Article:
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September 8, 2008


North Beach Library: Politics trumps reason

The City’s attempts to modernize a branch library are shaking up North Beach. The seemingly innocent endeavor has all the earmarks of back-room dealing: secret meetings at the highest level, coercion of the uninitiated, naïve blundering. Its ripple effect touches every one of the 28 libraries in San Francisco. What started as an effort to deliver a cutting-edge library to the neighborhood has devolved into a boondoggle that could tie up library funding for years to come. The ultimate fall guys: library patrons and the taxpayers.

When it comes to North Beach, the press is full of the pious pronouncements of people who are more interested in advancing their personal agendas than providing the spacious 21st-century library that is the hallmark of SFPL’s ongoing branch renovation project. The goal of the project is an oasis of rational thought that, in this case, offers books and computers and a warm and welcoming place to enjoy them. But like many goals, this one was co-opted by political expediency.

North Beach library was due for a makeover under a $106 million general obligation (GO) bond issue back in 2003. But delays, indecision and bickering over a small three-sided parking lot across the street pushed North Beach to the end of the line and, whoops! the money ran out. However, thanks to San Franciscans’ love for their libraries, 74% of the electorate voted for revenue bonds last year to bail the library out. San Francisco Public Library (SFPL) got unlimited authority to sell bonds to finance new libraries and pay off the debt with money set-aside for library operations from the city’s general fund.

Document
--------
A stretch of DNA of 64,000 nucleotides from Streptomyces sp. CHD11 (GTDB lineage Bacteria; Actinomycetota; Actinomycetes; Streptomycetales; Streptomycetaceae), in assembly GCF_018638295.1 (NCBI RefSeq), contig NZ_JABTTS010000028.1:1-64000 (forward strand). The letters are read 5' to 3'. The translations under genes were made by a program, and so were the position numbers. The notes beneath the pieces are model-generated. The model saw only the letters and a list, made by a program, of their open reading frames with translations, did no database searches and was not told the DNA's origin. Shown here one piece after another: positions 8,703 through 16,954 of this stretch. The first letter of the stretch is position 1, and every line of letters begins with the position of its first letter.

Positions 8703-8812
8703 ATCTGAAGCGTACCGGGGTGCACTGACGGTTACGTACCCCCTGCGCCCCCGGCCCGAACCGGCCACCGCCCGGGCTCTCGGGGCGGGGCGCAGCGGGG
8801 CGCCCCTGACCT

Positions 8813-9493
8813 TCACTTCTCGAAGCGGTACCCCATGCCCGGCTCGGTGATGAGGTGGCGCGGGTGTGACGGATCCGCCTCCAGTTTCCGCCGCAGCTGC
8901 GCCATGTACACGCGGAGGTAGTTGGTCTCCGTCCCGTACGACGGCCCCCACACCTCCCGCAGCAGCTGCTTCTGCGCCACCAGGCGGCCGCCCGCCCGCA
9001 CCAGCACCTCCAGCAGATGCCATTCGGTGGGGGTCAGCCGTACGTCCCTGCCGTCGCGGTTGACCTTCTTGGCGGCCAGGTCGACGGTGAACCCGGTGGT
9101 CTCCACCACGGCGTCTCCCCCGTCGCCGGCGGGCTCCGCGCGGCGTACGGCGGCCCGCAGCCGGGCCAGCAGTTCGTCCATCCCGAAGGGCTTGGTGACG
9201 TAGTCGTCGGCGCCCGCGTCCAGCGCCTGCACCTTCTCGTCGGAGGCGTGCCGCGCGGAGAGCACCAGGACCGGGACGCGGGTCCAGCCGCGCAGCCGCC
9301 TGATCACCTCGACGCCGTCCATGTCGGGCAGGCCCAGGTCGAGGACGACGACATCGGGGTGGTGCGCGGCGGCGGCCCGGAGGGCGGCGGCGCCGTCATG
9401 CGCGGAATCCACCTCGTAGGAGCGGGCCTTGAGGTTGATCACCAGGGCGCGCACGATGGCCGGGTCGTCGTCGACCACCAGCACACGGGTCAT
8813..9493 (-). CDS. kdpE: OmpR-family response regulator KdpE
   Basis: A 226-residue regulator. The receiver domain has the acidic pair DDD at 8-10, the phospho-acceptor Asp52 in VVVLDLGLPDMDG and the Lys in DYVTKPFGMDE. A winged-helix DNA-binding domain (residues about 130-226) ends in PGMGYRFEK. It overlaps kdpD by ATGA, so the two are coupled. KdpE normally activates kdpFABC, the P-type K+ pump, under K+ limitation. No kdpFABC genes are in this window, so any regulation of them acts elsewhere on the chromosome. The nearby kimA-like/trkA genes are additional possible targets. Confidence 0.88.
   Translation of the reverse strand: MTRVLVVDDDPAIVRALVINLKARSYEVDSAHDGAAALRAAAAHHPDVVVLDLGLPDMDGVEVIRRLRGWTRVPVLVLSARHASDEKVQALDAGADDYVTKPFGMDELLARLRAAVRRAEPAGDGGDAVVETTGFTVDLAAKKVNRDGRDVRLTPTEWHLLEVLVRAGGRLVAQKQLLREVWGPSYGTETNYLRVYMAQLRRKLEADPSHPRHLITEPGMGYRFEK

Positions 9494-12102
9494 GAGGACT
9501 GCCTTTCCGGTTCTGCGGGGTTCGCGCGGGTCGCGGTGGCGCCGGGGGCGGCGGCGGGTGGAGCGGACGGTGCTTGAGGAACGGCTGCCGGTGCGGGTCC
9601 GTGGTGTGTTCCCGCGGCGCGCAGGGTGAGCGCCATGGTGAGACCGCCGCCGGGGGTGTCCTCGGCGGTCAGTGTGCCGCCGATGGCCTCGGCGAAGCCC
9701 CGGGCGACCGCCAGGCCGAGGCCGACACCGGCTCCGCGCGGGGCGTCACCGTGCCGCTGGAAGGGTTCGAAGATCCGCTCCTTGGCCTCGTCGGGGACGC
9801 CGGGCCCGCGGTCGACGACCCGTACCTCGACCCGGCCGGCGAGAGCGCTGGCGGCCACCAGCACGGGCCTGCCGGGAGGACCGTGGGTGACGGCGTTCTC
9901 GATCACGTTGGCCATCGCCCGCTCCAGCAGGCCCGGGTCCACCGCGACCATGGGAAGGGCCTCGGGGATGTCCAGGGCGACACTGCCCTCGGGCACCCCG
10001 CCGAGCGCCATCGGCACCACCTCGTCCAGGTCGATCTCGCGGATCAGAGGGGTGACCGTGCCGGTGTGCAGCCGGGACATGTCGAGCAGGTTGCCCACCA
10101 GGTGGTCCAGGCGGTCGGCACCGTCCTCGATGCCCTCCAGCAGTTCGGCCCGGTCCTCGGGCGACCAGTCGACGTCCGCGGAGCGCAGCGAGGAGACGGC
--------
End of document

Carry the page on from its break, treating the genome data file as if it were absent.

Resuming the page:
Master Planning for Dummies

Armed with more than $8 million for the job, the library began planning. At the same time, however, a lot of other groups got into the act. The park folks wanted to kick the library out of Joe Dimaggio and North Beach Playground, its home for half a century, and demolish the library, a prime example of 1950s architecture. The politicians wanted to find a use for the tiny (4,100 sq. ft) triangular parking lot taken (for $2.8 million) by eminent domain to become a mini-park. Nearby residents deplored a plan to close the heavily traveled stretch of Mason Street in front of the library, fearing 24/7 traffic jams and impaired access for security vehicles. Meanwhile, the park honchos had already spent more than $10 million to build a new clubhouse, pool and bocce ball court. There wasn’t much space left for a meaningful Master Plan when SFPL entered the picture. Small wonder that the library ended up the sacrifice pawn in an endgame that booted the library onto the tiny sliver of land across the street.

The Incredible Shrinking Library

The library had its own ideas: either expand the existing 5,500 sq. ft. building or move next door to a kiddie playground (the “tot lot”) due to be relocated anyway. At first it seemed that the Recreation and Park people went along with this plan. But suddenly the community meeting to discuss it was canceled. The knives were out for the library.

And, voila, a couple of months later, SFPL agreed to squeeze the new library onto the Triangle in what it called a “win-win” conclusion.


Instead, SFPL intends to cram services for adults, children and teens onto one floor, where it will also squeeze in the check-out desk, bathrooms and all the books. Did we mention that this plan means less space for bookshelves and fewer books? SFPL is planning a small, recessed second story but refuses to assign a librarian to the floor so it could be used to create more space for library services. It will be off limits most of the time.